The average person may associate wearables solely with fitness junkies. The evolution of personal tracking has brought about a wave of products that are perfect for fitness-conscious consumers, including daily activity trackers such as Fitbit and Jawbone, and even “smart shirts” – exercise clothing that tracks heart rate and breathing as you work out.
But the newest health wearables have the ability to do more than just track your run. Within the past few months alone, Jawbone has introduced UpCoffee, an add on wearable that determines how well a user’s body is reacting to caffeine; Beddit has presented a wearable that informs how well you slept; Scanadu Scout has released a device that processes and measures vitals by simply placing the device on the forehead; and Apple has unveiled its highly anticipated Apple Watch, which will track all vital signs through fitness apps by syncing to an iPhone.
It is tough to exaggerate the influence that wearables will have on healthcare, and as such, on pharma and medical device companies. Although pharma and medical device companies are notorious for risk adversity, their greatest risk in this case is being left behind by tech companies. Allowing tech to own the market is not the best solution for patients, as pharma and medical device companies provide a trusted source that is already in collaboration with diverse players in the healthcare space, is familiarized with the methods, measures, and laws of the industry and is knowledgeable on the particulars of disease treatment and prevention.
Luckily, heavy consumer demand is driving increased investment by pharma in health wearables. A consumer demand survey recently showed that patients expect complimentary services in conjunction with their purchase of prescription drugs and as such, companies are making modifications to existing wearable technology or creating completely new devices.
Pharma researchers designed a wearable for epilepsy and Parkinson’s patients that records and communicates data on a person’s movements, receives analytical information and releases drugs directly into the skin. The device is the first of its kind, as its ability extends beyond collection and recording of information; it also delivers the correct dosage of medicine during seizures, merging patient treatment and monitoring. Similarly, Unilife created wearable, disposable and customizable injectors to replace in-hospital IV infusions that can deliver large volume drugs to patients over long durations.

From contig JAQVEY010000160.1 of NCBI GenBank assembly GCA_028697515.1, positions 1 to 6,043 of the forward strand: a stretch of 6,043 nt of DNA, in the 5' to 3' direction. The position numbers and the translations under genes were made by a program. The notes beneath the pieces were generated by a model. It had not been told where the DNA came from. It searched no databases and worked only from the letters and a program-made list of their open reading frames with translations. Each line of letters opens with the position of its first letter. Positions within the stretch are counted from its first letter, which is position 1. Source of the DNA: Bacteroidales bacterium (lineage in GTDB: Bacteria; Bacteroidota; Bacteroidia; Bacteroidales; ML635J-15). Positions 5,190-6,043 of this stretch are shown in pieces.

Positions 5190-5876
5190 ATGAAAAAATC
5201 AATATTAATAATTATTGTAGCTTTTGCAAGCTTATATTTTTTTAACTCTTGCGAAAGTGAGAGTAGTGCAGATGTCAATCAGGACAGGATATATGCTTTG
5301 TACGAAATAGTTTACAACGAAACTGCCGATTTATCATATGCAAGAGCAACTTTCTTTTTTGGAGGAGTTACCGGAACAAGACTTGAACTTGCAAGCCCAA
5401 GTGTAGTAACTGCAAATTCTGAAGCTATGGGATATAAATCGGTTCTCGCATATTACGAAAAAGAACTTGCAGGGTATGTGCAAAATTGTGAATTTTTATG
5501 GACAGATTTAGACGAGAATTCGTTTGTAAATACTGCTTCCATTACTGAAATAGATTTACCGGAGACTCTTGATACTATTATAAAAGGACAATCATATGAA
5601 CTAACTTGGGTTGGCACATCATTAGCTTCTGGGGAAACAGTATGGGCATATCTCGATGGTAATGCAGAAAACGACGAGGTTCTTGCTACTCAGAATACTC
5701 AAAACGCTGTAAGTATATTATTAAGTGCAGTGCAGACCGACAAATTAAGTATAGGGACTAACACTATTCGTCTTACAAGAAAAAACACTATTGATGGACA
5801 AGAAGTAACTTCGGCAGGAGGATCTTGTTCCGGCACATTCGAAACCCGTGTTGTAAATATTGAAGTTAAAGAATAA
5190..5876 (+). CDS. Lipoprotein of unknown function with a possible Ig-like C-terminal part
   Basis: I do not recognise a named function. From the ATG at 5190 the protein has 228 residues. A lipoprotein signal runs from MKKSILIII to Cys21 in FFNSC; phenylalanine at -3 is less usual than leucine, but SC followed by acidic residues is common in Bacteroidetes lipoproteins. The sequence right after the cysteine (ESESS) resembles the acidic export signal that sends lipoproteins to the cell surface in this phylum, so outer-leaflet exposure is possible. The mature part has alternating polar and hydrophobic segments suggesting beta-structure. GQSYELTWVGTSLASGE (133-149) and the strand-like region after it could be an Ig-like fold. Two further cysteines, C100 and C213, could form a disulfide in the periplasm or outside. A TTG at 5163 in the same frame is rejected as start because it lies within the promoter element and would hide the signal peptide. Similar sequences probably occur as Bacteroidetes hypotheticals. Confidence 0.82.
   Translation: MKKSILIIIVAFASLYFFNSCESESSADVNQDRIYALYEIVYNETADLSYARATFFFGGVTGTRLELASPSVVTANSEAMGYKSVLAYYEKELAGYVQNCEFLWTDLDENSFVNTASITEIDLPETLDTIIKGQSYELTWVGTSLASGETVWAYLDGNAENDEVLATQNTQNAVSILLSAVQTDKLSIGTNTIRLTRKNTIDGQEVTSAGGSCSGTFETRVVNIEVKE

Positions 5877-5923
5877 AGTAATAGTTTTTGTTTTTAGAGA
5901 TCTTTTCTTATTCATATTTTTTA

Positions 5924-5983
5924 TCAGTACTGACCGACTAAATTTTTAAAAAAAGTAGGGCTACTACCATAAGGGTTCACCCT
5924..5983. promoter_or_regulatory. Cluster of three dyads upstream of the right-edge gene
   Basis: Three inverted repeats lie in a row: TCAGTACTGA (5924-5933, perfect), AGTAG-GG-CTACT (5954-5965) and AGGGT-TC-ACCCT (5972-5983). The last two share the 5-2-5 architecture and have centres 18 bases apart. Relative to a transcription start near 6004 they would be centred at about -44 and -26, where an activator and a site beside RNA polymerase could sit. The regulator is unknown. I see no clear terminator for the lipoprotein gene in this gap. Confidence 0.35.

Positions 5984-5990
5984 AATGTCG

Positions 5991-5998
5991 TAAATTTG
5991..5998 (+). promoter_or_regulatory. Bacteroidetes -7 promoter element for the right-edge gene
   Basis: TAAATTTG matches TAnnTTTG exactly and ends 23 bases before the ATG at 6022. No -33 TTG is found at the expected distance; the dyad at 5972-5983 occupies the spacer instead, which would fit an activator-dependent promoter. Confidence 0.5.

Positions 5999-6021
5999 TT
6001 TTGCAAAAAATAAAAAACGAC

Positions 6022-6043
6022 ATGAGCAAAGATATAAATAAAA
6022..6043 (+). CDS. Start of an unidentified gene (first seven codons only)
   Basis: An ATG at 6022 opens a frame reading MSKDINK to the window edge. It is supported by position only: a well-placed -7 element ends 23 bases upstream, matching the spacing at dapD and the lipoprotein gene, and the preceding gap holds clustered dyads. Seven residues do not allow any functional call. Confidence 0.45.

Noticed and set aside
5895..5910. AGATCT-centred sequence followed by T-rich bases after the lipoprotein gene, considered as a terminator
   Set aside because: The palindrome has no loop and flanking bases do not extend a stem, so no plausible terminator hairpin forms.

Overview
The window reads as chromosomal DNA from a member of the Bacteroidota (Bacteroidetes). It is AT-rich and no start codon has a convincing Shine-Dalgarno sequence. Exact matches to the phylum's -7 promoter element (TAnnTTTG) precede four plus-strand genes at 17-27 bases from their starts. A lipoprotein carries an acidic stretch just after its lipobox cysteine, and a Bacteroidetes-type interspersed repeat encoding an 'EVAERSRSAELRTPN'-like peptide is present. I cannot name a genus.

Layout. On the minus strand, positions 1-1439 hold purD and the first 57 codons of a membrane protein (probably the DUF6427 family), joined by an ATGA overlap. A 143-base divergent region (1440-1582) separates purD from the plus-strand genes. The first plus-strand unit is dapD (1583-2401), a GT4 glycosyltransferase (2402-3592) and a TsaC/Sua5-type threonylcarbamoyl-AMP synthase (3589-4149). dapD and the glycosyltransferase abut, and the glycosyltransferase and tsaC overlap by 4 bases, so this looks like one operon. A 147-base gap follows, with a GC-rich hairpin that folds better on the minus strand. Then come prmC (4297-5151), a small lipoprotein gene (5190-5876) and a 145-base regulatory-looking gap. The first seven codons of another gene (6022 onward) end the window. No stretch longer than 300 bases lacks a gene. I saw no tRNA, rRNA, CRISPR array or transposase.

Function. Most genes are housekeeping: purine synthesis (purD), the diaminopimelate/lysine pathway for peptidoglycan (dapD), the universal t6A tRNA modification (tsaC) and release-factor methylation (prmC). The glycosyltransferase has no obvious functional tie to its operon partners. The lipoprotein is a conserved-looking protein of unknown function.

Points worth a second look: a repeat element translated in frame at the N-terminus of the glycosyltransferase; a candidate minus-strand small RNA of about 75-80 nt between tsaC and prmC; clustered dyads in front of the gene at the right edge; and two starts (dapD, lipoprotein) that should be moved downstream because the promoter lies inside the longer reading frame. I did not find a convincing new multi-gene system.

But technology companies and other innovators aren’t yielding easily to pharma and medical device companies: First Warning Systems developed a cutting-edge wearable device that is placed within a user’s bra to detect early breast tissue abnormalities that may indicate cancer; Equivital created a prototype of a data-transmitting pill for firefighters that detects any initial indication of heat exhaustion and regulates temperature by allowing them to excrete excess heat from the body.
The next wave of healthcare wearables will emphasize health prediction, as opposed to measuring a patient’s current health state. The new wearables will assist in prevention and reduce healthcare costs – two notions that patients already strongly desire. Pharma and medical device companies must stay in the game by developing their own products or forming partnerships, such as the one between Google and Novartis who have created a smart contact lens that calculates glucose in tear fluid and sends data wirelessly to a mobile device.
As InTouch Solutions’ Wendy Blackburn asked, “Perhaps the question isn’t whether Apple might be able to compete with Big Pharma, but whether Big Pharma will be able to step up their game to play with Apple.” It’s not a matter of who should step up; it’s a matter of who will.Image Credit: MedCityNews